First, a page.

“The operator interface on the Zahn series, as well as all Ditch Witch trenchers, uses a standard color-coded system for operator controls,” explains Adkins. “With this system an operator moving from one machine to another can feel more comfortable and become more efficient in a shorter amount of time.” Vermeer trenchers also feature color-coded controls conveniently placed to the right of the operator’s seat. Ground Hog’s walk-behind trenchers also feature color-coded operator controls.

Maneuverability on the jobsite is also pertinent. The wheels on a Brown Mfg. walk-behind trencher were constructed after putting maneuverability into consideration. “Our trenchers have pneumatic tires,” says Campbell. “You can just roll them out there and do your job, and you’re in and out pretty quick.”

Similarly, the articulated steering on a Ditch Witch trencher affords users flexibility to meet the requirements of the jobsite.
A recent trend that has answered contractor requests is the weight of the trenching equipment. It adds to maneuverability both in operation and when transporting equipment to the jobsite. “Contractors are looking for a lighter machine so that one man can grab it and load it into a truck real easily,” explains Campbell. “It doesn’t take a crew or necessarily a trailer to get it on the jobsite.” Campbell adds that the lighter machines operate quicker, causing less wear on the operator.


While the lighter equipment may be very operator-friendly, users need to keep in mind the task at hand when choosing which trencher is right for the job. In deciding which trencher is the best option, users need to be sure of exactly what it will be used for. As an example, a lighter, more operator-friendly piece of equipment may not offer the same power as a heavier option. “If you get equipment that is too light, you can’t do the job a heavier machine can,” explains Campbell. “When digging in the hard ground, you need a machine with some weight.”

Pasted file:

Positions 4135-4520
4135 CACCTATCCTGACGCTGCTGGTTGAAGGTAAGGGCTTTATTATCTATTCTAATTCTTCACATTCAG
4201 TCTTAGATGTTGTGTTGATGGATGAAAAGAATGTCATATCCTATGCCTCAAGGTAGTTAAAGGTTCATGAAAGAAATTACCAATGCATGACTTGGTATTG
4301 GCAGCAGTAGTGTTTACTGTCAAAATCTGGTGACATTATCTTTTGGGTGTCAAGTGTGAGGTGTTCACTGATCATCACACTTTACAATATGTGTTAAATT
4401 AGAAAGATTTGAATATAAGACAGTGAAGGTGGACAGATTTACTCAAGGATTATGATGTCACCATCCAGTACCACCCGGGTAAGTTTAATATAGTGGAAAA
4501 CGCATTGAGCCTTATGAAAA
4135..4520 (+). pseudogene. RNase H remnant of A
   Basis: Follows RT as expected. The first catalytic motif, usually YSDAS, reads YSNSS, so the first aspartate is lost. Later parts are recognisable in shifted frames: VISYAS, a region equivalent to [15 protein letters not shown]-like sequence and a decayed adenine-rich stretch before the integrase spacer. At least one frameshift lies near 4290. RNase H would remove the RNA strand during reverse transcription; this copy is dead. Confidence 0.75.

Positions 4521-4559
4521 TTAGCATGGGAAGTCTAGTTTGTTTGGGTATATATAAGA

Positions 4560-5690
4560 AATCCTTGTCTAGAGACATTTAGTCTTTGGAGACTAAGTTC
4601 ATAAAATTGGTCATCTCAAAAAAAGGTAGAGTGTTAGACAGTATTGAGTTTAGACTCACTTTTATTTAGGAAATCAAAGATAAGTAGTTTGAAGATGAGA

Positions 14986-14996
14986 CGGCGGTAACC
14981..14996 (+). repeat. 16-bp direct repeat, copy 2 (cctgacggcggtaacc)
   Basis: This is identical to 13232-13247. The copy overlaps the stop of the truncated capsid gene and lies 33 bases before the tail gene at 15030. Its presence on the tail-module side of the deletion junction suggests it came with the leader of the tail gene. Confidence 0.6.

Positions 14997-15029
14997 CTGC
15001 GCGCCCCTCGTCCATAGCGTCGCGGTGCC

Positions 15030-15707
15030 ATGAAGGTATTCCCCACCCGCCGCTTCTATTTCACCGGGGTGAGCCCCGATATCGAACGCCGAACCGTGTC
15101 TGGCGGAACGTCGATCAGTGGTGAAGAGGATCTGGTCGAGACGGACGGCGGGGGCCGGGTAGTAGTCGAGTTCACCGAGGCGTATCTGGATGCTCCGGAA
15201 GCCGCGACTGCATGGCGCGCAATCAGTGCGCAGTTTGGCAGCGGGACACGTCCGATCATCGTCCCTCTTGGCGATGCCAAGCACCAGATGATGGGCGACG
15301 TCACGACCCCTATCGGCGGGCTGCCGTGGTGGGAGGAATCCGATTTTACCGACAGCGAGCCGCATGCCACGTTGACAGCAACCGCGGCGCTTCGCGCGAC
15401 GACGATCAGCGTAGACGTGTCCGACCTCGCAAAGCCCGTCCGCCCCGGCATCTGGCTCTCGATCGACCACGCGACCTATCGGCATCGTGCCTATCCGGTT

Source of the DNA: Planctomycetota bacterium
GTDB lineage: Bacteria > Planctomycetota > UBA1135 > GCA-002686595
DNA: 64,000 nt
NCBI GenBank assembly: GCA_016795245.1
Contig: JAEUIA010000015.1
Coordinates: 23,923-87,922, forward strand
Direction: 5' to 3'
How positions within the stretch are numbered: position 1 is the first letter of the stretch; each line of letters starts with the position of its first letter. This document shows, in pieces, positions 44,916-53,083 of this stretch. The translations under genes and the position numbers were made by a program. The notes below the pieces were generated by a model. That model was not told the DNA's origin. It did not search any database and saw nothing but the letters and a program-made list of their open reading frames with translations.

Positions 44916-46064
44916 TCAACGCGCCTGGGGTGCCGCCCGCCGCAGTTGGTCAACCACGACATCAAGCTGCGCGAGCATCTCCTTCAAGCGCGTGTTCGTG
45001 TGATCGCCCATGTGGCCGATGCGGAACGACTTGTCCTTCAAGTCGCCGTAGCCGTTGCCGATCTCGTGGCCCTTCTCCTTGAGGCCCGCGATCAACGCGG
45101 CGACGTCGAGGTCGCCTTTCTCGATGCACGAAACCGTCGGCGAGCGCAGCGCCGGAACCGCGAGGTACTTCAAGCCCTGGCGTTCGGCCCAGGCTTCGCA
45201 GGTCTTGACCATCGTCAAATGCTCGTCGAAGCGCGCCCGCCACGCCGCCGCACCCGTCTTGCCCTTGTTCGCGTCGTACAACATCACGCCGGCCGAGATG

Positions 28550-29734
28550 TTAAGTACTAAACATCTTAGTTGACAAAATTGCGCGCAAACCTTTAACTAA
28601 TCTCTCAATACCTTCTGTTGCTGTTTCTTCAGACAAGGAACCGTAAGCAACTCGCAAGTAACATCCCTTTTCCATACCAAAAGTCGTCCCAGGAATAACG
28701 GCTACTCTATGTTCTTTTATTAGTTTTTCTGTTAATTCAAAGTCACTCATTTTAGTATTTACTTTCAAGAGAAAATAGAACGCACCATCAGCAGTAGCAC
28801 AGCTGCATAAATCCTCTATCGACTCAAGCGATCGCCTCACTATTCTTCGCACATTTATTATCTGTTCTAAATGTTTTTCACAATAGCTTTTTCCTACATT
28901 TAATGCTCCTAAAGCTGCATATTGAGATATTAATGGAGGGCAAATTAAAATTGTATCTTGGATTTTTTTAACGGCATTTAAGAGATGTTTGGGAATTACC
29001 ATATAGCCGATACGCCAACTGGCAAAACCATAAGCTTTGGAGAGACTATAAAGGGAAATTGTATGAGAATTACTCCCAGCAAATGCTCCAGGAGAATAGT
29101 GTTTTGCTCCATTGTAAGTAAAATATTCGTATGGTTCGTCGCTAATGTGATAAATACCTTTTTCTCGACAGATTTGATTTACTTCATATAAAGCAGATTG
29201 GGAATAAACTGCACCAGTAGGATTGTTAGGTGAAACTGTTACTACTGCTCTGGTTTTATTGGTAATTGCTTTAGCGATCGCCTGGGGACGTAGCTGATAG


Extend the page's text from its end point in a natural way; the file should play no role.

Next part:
In addition to choosing the right size of equipment, there are many attachment options for contractors to pick from. “Users can find versatility with the multiple attachments available and reduce the need for separate independent machines to do specific work,” says Adkins. “The Zahn’s front end is arranged in a way that performance for different attachments is not compromised.”

In the past few years alone, Vermeer has developed attachments for the specific use and installation of drip irrigation pipe. “The MB40 plow attachment, which is now available on some of our walk-beside and ride-on tractors, allows contractors to install multiple rows of drip irrigation pipe simultaneously at the specified width and depths according to the soil type,” explains Kuyers. “This development has dramatically reduced installation time while increasing overall productivity.”

Ground Hog listed many other opportunities for landscapers to productively use trenching equipment and attachments to grow their service offerings. With a Ground Hog trencher and attachments, users can install residential lawn sprinkler systems, electronic dog fencing, low-voltage wiring (TV, cable, satellite dish), plumbing and drainage lines, landscape edging, silt fencing and also perform root pruning.

The service landscapers offer and the equipment they use also relates to the region in which they are performing their services. The type of grass, consistency of soil and the demand for certain services varies by region. Operation requirements as they relate to the region should also be considered when purchasing a trencher and attachments.

As the dry climate continues to fuel water restrictions, quality trenching equipment is essential to irrigation installation. As manufacturers carry on with improvements in equipment construction and capabilities, landscapers are choosing wisely, and purchasing trenchers and attachments that can add the most value to their service offering.